The Method Is Imprecise

I write novels. Here’s how I do it.

It doesn’t necessarily work for anyone other than me, and it doesn’t work for me enough yet that I would be so presumptuous as to declare it a success. I’m not recommending the way I do it. I’m just describing.

I’m a bit of a rambler. I like wiggle room. I start with an idea, typically while I’m driving, appreciating the scenery, and listening to music. As soon as I can, which is to say, after I’m home, or in a motel room, or anywhere where the opening of this laptop is convenient, I cobble together a basic outline that basically sets a beginning, an ending and a sketchy path in between

Then I start writing. At the end of each chapter, I add detail to the outline and highlight important details. This is basically a reference tool, lest I inadvertently change the spelling of a name or turn a green Buick in Chapter Five into a white Ford in Chapter Twelve.

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           The writing is then interspersed with the same sort of brainstorming that got the project off the ground in the first place. It’s not uncommon for this rumination to occur early in the morning, often when I’m still half-asleep. I get up and go about my affairs, sipping coffee, catching up on social media, processing emails, and, yet, all at the same time, considering the value and plausibility of what I am considering.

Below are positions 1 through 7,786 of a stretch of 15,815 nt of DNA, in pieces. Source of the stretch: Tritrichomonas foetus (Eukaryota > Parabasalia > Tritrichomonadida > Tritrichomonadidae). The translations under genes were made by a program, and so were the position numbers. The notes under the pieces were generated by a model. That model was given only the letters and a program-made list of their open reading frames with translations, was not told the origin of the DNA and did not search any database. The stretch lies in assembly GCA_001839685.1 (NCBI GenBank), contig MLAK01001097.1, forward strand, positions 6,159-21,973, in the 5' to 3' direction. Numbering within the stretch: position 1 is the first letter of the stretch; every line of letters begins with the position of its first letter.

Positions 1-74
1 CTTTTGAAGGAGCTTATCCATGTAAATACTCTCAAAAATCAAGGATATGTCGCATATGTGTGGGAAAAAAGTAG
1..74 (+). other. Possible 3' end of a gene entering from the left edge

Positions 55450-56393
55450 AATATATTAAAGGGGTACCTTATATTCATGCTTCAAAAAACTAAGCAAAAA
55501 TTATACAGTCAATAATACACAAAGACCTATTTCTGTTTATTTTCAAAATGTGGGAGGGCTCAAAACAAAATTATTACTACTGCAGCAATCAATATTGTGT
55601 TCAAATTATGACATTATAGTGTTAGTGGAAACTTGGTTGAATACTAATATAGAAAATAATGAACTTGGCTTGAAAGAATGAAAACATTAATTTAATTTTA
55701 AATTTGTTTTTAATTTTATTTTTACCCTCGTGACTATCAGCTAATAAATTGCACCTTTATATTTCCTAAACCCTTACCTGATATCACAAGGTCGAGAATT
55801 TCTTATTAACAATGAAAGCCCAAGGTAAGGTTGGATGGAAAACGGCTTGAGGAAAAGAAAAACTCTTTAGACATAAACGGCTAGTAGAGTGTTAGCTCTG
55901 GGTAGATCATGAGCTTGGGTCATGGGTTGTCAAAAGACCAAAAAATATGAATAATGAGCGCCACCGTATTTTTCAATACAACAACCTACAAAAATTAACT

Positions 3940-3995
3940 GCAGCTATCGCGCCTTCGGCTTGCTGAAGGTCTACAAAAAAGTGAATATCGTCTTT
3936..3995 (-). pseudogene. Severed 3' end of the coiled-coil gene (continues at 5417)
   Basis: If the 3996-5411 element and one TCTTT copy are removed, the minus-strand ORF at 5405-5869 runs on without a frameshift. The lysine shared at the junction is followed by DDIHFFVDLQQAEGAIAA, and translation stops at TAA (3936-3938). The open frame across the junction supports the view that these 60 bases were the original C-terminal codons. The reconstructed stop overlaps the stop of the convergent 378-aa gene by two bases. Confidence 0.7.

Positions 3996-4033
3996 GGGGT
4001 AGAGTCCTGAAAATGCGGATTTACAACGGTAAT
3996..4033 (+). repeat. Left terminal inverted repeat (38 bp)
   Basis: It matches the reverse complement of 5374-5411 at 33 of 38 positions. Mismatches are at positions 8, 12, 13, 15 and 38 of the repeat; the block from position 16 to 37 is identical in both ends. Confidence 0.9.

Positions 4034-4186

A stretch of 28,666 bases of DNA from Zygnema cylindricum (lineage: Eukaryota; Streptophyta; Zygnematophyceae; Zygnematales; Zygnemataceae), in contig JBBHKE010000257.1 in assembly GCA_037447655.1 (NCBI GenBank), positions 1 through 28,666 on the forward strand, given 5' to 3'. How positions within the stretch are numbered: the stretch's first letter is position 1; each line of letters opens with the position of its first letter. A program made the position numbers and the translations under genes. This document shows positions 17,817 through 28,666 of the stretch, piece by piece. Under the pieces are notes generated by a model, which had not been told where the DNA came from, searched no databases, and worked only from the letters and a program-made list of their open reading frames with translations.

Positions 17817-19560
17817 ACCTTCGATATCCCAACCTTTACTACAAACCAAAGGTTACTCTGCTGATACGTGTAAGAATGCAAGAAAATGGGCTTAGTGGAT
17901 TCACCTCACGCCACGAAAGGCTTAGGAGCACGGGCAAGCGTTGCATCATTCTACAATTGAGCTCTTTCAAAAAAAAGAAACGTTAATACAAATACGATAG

I call this “mulling time.” It’s as time-consuming as the actual writing. At certain points, I may retreat a bit into a chapter earlier completed because it occurs to me that a character would logically have additional issues to address. As a general rule, though, I just forge ahead until a first draft is completed. Then I have someone I trust read it, while I go back and work my way back through it, sometimes adding, always subtracting, polishing and correcting. My third draft involves working with an editor and responding to his or her suggestions. There may wind up being more, but I try to hold the drafts down to three. I’m sure it’s possible for the writing of a novel to go on forever, but at some point, it becomes counterproductive and overly fussy.

One novel is at the point of near completion. It’s just sitting aside now. I’m writing a crime novel, now, and it’s close to the halfway point of its first draft. I was working on a modern western (set after World War II) for a while – it’s actually further along than the crime novel – but I’ve decided to set it aside while I concentrate on the crime novel, which is a contemporary yarn involving an honest cop and an unscrupulous prosecutor with political aspirations.

My first novel was published a little over two years ago. My second was released late last year and is now available for Kindles. I’m trying to make a living doing this, which is difficult. I’m just pushing on, staying busy and trying to make my fortune.


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